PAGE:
Senior family with dogRetirement is a gift, giving most older adults the extra time they have always wanted to enjoy favorite hobbies or to pursue a new passion. If your retirement plans include a canine companion, you are about to enjoy the additional benefits of having a dog. However, not all parts of dog ownership are easy, and you can give yourself and your new best friend the best relationship by making wise decisions. We’ve got a rundown of breeds that could be perfect to accompany you during retirement.

Benefits of a Dog During Retirement

Dogs are excellent companions no matter your age. However, there are some benefits that will be especially healthy for you in retirement. For example, you will definitely log more steps and miles in your neighborhood during your daily walks together. 

Dogs love a daily walk to stretch their muscles and explore; you’ll find you look forward to your walk outdoors just as much as your dog does. In fact, dog owners register up to 30 minutes more exercise per day than peers who do not have a pet. That increased exercise leads to healthier weight, decreased depression, and decreased risk of heart disease.

Of course, the benefits you get from owning a dog in retirement are much more than your daily romp outside. You will also get the natural stress relief that comes with dog ownership as well as decreased feelings of loneliness.

Labrador Retriever

Consistently ranking as America’s favorite dog breed, the Labrador retriever is an ideal companion for families and retirees alike. This breed is known for its friendly and eager-to-please personality, which is especially great if your home is busy with visitors. You’ll never have to worry about aggressive behavior toward your visiting grandkids or mail carrier. Instead, they are likely to greet visitors with a face lick.

Labrador retrievers need plenty of exercise but are typically not hyperactive if they miss an occasional walk. Further, their larger size means you won’t have to worry about tripping over them as you navigate your home.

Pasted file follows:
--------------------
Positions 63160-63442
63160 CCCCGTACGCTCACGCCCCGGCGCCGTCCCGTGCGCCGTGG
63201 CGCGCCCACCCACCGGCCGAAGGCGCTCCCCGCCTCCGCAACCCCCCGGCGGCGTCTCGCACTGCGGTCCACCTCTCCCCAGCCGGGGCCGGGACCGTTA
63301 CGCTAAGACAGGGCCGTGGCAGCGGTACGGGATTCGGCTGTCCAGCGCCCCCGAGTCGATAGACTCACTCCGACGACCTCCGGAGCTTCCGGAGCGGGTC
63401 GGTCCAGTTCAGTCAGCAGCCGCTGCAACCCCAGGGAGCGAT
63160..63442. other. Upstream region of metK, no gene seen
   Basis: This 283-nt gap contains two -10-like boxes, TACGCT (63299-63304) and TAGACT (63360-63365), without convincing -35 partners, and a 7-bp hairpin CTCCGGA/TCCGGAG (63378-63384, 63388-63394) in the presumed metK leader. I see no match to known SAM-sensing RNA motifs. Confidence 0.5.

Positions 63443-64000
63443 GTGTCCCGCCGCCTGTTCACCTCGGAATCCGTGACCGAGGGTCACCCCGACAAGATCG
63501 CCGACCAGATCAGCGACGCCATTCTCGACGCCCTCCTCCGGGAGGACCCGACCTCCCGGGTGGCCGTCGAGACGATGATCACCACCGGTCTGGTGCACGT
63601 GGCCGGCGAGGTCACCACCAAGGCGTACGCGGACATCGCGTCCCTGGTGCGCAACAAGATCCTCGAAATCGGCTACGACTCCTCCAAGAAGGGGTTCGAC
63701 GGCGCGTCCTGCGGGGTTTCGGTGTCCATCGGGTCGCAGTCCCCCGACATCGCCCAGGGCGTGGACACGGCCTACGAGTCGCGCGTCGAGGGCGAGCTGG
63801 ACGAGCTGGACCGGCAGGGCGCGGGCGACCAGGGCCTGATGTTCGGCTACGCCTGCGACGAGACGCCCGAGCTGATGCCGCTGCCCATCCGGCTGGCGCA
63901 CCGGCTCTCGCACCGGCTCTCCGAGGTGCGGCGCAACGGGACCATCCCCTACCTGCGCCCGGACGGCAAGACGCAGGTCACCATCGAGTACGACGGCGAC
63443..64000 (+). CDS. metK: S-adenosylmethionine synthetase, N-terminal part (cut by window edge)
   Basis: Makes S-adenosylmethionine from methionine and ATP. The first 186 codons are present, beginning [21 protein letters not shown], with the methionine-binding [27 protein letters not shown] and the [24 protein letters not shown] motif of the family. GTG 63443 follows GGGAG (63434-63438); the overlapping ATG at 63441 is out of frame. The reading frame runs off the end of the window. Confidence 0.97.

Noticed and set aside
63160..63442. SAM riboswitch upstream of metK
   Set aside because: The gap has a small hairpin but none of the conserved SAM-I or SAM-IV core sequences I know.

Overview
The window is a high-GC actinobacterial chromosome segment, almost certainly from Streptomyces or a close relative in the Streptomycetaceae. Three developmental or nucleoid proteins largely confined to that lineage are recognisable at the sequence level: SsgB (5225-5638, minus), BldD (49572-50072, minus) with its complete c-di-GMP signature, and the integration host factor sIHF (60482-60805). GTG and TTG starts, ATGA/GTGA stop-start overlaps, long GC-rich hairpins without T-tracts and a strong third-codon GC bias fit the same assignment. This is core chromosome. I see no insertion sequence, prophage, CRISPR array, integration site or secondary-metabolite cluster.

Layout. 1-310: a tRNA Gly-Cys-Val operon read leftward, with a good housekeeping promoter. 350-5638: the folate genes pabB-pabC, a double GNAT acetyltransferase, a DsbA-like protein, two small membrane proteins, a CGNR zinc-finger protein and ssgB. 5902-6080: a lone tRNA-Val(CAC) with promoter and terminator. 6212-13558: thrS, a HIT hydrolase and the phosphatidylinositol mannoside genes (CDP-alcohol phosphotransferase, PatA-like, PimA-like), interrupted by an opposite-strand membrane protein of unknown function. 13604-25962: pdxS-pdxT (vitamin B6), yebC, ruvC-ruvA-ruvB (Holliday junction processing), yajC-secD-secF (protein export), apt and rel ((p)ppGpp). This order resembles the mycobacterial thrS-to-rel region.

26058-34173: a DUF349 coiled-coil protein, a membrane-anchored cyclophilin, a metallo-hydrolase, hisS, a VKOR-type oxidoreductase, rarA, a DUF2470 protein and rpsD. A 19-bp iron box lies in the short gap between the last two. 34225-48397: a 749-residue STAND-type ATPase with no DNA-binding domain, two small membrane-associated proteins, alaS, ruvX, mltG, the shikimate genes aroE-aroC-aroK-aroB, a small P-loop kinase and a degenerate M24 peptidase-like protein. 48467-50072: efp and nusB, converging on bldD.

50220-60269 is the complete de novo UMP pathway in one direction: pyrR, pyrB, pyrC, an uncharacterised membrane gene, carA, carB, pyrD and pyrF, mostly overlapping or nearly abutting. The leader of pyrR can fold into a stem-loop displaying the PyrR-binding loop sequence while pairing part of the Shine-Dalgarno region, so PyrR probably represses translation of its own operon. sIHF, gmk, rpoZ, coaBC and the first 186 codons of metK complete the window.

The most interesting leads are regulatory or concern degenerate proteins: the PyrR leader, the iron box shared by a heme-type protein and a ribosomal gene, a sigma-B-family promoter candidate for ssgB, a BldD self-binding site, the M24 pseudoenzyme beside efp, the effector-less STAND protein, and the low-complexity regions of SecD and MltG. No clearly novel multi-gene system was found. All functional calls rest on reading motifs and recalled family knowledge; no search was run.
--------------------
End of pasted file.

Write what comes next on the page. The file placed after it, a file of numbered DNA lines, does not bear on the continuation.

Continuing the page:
Cavalier King Charles Spaniel

Spaniels are devoted dogs, and the Cavalier King Charles is no exception. These small dogs are known for their exceptional cuddling skills; they would much rather be on your lap than alone. Their smaller size also means they are well suited for apartment or condo living. Just be sure you are ready to make frequent trips to the groomer; these dogs need regular grooming to stay healthy and happy.


Varying in size depending on their type, goldendoodles are excellent companions. These adorable dogs feature soft coats and look just like teddy bears. Even better, they are less likely to cause an allergic reaction in most humans. While they are not fully hypoallergenic, people with dog allergies can often cohabitate with these dogs without needing to take daily medication.

These dogs are excellent companions and quite smart, which means you can spend some of your newly available retirement time learning new tricks together.

Shelter Dogs

You don’t need a purebred dog to get the benefits of pet ownership. In fact, a trip to your local shelter to look for a new pet can pass the benefits along to the dog and to the shelter. When you are searching for a shelter dog, talk to shelter experts about your current lifestyle and home. They will use this information to guide you to a dog that will be compatible with your life. Then, ask if you can foster a dog for a few weeks to see if the two of you are a match.

Finally, don’t discount senior dogs at your local shelter. These older dogs often have a kind and loving personality, and most are quite young at heart. You’ll love spending time with a senior dog who is always ready for your next adventure.

Remember, if you are considering retiring in a senior living community, ensure they are pet-friendly. Your dog will love the extra attention and socialization they receive in a busy senior living community just as much as you will.

Learn more about retirement hobbies and how to make the most of your new time by downloading our free resource, “The Busy Person’s Guide to Recreation in Retirement.”

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